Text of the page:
- The NFT market has seen multi-million-dollar deals, leading to headlines worldwide
- Many people are entering the NFT market and hoping for a big sale or resale
- NFT tax rules could ruin your big deal, so be aware of the implications
NFTs are undeniably huge right now, and so are the sums being paid for some of them, with Beeple’s CROSSROAD #1/1 selling for $6.6 million last week. However, there is an ugly side to this explosion of NFT wealth – tax. Crypto and tax have never got along well, and while the situation around NFTs and tax is fairly simple on the surface, there are certain considerations that budding NFT artists should be aware of before throwing up their sketch for 30 ETH.
NFT Tax Rules for Creators
Like all crypto trades, NFT tax rules are governed by two types of tax – income tax and capital gains tax. Income tax refers to money received for goods and services and capital gains tax refers to gains made by the sale of an asset. The type of tax that applies to you will depend on your role in the NFT world.
To illustrate just how different jurisdictions treat NFTs, let’s look at some examples. Let’s say we have two NFT artists – one in America and one in the UK. Each creates an NFT and sells it for $1 million and £1 million respectively. The money from that sale is classed as income because it was paid in return for a service (or rather it wasn’t profit made on a previously purchased asset).
In most countries, such as the US and the UK, the artist will therefore have to pay income tax on the sale. A final tax bill of course depends on numerous factors including other income, but imagine for our purposes that the sale was our artist’s only income that year.
Our American NFT artist will face a tax bill of around $50,000 from his sale, leaving him with a healthy profit, but our British NFT artist will face a much tougher time. She will have to pay almost half of her £1 million in tax – £457,000. Worse, she would also have to pay up to half that amount again over the following 12-15 months alongside this fee due to the vagaries of the UK tax system.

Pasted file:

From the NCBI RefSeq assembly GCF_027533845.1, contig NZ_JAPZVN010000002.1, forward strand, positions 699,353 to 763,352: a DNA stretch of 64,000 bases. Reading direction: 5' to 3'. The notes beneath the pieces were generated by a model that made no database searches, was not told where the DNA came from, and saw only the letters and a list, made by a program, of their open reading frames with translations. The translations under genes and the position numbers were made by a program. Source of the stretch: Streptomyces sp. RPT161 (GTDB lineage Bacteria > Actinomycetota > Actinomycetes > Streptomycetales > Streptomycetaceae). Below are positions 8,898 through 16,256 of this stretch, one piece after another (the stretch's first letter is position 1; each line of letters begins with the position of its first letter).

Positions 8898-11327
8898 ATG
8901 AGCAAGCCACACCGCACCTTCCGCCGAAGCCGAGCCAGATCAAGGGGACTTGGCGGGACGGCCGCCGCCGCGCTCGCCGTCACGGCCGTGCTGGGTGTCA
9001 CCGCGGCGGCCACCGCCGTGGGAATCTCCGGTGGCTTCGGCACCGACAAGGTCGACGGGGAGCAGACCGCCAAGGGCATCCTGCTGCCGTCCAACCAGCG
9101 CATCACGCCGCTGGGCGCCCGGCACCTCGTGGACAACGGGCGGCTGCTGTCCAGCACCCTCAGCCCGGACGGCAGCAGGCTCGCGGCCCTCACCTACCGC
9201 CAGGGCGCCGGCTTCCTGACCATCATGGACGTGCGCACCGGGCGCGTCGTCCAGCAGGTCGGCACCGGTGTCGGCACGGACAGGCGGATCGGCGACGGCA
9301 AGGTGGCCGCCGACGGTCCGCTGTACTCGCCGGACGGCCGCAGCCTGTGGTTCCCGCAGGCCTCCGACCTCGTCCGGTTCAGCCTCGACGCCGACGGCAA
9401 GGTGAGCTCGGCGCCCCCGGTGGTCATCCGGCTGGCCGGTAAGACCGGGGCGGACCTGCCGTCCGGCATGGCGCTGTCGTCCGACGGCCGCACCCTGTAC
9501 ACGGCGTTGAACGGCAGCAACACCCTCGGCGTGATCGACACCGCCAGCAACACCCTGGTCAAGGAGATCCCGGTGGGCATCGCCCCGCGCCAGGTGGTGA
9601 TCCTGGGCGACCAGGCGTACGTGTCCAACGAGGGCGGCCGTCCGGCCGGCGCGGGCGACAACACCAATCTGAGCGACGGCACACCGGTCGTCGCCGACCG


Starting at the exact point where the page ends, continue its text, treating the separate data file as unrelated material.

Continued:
This means that of the £1 million our British NFT artist earned from the sale, within 15 months she may have had to pay out £915,600 in tax. The only way she can reduce this is by convincing the tax man that she won’t earn as much the next tax year. However, she still faces losing around half to tax whatever happens.
Capital Gains Considerations For Resellers
The situation is reversed however when it comes to capital gains tax. Let’s say our NFT artists turn into collectors. Each buys an NFT for $100 and £100 respectively, while taking jobs at their respective country’s annual salaries. They then both sell their NFTs for $1 million/£1 million respectively six months later. This is classed as capital gains tax.
Our American collector will have to pay $475,920 on the $999,900 profit he made – some 50%. However, our British collector will only have to pay £195,000 on the profit she made from the sale, given capital gains tax rates in the UK.
Check Your Country’s Laws
These huge differences show that becoming an NFT millionaire isn’t as simple as it sounds. Yes, you can sell your gif, sketch, or animation for $10 million, but if you’re living in the ‘wrong’ part of the world you might not see much of it once the tax man has had his say.
If you are then planning to dive into the NFT world as an artist or a collector, make sure you know the ins and outs of the NFT tax rules in your country before you get a nasty surprise.